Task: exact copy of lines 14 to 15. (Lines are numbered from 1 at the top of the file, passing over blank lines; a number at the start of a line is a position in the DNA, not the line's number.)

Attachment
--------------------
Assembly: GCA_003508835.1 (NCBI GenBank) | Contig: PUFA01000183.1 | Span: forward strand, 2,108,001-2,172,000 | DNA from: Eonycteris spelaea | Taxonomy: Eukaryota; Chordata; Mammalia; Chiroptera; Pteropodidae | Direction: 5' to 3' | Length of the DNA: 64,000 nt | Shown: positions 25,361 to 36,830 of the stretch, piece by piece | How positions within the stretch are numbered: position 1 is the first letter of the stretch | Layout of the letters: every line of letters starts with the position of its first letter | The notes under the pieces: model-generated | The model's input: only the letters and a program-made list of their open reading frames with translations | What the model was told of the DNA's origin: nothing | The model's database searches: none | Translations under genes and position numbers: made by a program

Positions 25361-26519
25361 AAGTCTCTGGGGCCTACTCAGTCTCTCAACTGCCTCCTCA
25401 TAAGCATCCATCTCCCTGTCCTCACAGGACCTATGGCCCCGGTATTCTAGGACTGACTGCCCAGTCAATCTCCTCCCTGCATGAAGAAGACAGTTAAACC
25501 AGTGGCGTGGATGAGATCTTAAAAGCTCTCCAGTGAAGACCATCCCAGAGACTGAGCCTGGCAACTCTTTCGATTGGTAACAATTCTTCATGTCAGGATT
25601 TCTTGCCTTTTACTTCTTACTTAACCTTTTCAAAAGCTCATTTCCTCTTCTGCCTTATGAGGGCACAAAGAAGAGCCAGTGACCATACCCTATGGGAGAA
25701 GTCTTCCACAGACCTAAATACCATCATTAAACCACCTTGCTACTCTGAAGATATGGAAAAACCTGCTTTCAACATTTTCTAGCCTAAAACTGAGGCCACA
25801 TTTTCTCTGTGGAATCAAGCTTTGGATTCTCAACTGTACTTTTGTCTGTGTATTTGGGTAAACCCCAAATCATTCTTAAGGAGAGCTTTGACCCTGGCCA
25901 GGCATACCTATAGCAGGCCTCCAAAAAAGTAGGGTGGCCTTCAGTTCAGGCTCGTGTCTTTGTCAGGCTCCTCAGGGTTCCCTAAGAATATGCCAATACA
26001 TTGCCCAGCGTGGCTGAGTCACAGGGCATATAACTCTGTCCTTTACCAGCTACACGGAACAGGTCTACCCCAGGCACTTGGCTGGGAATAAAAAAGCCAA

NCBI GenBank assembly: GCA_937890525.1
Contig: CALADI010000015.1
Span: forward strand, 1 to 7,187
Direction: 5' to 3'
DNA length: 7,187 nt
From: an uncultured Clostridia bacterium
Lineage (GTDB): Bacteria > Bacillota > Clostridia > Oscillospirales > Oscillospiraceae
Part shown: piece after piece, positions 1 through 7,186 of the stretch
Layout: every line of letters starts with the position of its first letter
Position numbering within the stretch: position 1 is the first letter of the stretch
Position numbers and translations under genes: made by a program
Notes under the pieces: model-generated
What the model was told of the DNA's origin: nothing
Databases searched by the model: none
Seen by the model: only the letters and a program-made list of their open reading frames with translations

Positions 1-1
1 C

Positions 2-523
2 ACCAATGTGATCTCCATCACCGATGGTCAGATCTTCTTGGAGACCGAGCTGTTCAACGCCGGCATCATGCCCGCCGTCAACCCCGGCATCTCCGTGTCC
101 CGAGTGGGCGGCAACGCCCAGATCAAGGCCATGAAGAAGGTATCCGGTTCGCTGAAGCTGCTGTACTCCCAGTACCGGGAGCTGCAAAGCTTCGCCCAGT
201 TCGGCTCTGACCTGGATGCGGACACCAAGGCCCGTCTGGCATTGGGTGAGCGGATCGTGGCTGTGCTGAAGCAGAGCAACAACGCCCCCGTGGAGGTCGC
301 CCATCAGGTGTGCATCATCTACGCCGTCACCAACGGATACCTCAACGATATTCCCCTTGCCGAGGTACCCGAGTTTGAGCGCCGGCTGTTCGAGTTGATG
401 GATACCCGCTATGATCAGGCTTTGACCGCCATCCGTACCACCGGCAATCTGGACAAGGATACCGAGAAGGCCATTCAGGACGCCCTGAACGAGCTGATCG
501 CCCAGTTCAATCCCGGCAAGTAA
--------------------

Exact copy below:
Direction: 5' to 3'
DNA length: 7,187 nt